Unfortunately as geth works now you can’t be sure that the miner start works in less than 12 blocks.
But still I find it to be a better option than a key rotation due to flexibility of the process.
@Peter [ChainLayer.io]: Imo key rotation is and should be a security feature, not an ops feature. Also epoch endings are not everywhere inside office hours so this forces you to run standby services for regular maintenance, which imo people now will neglect. And lastly as we’ve unfortunately seen, key rotation can go wrong for various reasons. It adds an extra point of failure for what could be a simple restart.
But multiple proxies/threshold signatures are the real solution here I guess.
Proposal to bump the
On July 28, cLabs submitted a governance proposal that makes running 1.0.1 version of the client mandatory. This, however, raised some concerns from the community:
@ag: From proposal
00010Ptext i see:
Before this proposal is executed at least ⅔ of the validators must be running 1.0.1 already. If not, the network would stall. At present time, this condition is already met.
What if validator have updated proxy version but not validator version? As far as I know it will be visible as 1.0.1 in celostats and look like it's updated but in reality it's only part of update done. What if 50% (for example) validators are running 1.0.1 proxy with 1.0.0 validator? Will the network stall because such proxies will start to reject their validators?
@victor | cLabs: Validators that are running
1.0.0would automatically shut down. So it is true that is >1/3 of validators are are running
1.0.0, the network would stall. That's a good point and we should definitely make sure this is the case before the moving forward.
@ag: Security-wise - how bad is it to run a validator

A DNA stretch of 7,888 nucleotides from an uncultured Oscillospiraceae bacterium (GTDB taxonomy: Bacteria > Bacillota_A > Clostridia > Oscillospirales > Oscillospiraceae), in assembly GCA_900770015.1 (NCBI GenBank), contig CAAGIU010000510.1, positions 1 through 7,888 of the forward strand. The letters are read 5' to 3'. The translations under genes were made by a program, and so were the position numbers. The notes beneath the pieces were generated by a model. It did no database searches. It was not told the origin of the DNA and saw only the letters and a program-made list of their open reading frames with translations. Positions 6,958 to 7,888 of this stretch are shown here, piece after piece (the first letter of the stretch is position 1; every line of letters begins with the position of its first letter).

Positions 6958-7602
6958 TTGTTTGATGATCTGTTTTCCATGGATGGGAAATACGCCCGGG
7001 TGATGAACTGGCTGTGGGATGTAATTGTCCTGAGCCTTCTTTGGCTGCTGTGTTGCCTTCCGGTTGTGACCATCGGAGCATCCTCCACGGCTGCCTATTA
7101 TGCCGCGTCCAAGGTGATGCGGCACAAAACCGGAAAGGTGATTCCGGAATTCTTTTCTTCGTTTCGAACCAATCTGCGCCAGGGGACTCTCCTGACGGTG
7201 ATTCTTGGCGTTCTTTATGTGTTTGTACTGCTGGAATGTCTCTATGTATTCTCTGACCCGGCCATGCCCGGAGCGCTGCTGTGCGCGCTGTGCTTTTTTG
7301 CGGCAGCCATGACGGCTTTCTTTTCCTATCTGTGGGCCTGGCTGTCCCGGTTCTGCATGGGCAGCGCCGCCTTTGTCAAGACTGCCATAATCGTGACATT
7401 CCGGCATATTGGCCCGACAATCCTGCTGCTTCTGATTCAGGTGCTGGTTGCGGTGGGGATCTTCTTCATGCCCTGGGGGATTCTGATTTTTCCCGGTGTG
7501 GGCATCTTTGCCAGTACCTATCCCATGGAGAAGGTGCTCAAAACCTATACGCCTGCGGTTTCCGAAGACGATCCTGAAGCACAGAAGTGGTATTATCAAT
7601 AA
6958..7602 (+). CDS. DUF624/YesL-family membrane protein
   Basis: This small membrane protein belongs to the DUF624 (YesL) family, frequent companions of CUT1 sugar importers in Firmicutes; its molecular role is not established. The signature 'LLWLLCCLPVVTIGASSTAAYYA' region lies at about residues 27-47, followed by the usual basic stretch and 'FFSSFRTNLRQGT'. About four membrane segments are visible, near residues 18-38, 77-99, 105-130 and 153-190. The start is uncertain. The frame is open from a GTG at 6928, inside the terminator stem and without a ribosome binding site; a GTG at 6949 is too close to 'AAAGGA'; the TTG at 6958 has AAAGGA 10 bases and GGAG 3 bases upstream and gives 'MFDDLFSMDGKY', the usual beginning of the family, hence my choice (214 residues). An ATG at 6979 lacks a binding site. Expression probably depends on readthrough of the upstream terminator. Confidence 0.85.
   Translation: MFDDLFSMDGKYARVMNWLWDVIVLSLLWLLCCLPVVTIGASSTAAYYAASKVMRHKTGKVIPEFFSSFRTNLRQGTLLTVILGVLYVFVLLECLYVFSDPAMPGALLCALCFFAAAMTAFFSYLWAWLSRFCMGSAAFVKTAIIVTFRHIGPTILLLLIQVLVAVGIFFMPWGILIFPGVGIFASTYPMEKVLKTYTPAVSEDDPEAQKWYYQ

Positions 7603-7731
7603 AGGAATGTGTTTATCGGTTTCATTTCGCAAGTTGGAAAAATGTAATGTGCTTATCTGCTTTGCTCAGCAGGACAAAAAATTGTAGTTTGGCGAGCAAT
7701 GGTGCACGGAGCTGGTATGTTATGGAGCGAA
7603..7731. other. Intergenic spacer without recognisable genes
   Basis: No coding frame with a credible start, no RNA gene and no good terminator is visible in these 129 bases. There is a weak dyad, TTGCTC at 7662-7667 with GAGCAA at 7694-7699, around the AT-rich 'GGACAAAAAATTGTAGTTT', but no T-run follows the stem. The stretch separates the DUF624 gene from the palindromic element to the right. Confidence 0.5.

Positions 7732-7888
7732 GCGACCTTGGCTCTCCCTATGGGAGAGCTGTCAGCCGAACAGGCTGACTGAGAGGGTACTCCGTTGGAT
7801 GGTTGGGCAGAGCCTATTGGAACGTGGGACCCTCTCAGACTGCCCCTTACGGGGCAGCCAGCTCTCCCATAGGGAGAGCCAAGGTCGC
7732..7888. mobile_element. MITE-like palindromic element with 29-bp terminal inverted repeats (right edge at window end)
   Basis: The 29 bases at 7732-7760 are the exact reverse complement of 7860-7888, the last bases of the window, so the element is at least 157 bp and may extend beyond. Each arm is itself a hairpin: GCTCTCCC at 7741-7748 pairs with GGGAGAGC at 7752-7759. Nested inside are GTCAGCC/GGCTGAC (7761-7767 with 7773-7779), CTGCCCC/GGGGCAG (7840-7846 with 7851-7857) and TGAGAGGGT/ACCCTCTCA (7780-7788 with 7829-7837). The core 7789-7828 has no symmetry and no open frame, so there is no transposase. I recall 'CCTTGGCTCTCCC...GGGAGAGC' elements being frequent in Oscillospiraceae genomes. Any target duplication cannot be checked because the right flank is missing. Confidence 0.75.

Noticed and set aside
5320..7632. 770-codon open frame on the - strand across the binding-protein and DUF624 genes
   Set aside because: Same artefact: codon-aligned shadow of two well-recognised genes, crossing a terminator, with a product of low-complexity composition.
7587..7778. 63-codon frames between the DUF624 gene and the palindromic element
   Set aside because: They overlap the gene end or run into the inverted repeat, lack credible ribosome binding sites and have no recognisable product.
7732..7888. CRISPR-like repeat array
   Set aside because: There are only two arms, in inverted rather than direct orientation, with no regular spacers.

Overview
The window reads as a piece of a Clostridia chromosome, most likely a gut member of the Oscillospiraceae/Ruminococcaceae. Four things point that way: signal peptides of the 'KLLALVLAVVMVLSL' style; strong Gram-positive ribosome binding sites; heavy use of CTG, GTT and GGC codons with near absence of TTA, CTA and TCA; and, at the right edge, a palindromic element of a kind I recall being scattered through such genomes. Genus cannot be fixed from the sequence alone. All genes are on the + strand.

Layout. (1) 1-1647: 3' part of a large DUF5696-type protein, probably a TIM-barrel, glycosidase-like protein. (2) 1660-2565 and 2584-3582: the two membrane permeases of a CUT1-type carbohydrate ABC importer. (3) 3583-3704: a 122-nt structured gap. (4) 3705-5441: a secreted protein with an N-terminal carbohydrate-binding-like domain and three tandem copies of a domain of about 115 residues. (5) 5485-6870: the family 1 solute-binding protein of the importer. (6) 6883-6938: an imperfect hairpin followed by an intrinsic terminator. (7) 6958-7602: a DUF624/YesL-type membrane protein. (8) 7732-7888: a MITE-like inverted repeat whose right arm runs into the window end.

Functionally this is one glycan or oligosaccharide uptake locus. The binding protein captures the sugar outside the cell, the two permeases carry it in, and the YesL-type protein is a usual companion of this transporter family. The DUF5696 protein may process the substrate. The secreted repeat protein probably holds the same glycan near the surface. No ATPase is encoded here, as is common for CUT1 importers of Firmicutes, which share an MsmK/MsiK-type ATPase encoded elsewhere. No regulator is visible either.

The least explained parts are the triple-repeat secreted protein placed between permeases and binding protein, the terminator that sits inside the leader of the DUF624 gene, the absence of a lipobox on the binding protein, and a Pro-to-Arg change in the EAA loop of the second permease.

1.0.1? proxy cant fall to the bug that was fixed, and validator knows only 1 peer - proxy so it cant fall a victim of an attack. Do I get it right?
Not advocating against update of validator. Just curious if I understood the attack in a right way.
@victor | cLabs: It is true that a direct peering connection is needed to execute the attack, so a
1.0.1validator is technically shielded. We would recommend against relying on this.
@ag: So currently it looks like this: most proxies are updated and network looks updated (with celostats for example, or looking through peers list), but it’s uncertain if minimum number of validators are running 1.0.1 and it’s uncertain if the network is safe to bump the version. Do I get it right?
@victor | cLabs: Right, so from celostats we can see that all validators (who report to celostats) report running version
1.0.1. What we can tell from that with certainty is that the proxies are up to date. What needs to be confirmed now is that the validator nodes are also up to date. Although this is likely the case, it's important that we know for certain network stability will not be affected.
@ag: I will honestly disclose myself: my validator is still running 1.0.0. this cant be seen with celostats. i don’t know is proxy reporting it’s validator version or not or maybe it’s gossiping peer to other peers but anyway, it is not seen from celostats as I do appear as 1.0.1. I’ll update my version before it’s too late but it’s not the point. the point is: current network status (version speaking) is not known for sure if we are relying only on celostats. I’ve spoken to at least 2 validators who’s validators are still not updated but are seen as 1.0.1 because proxy is updated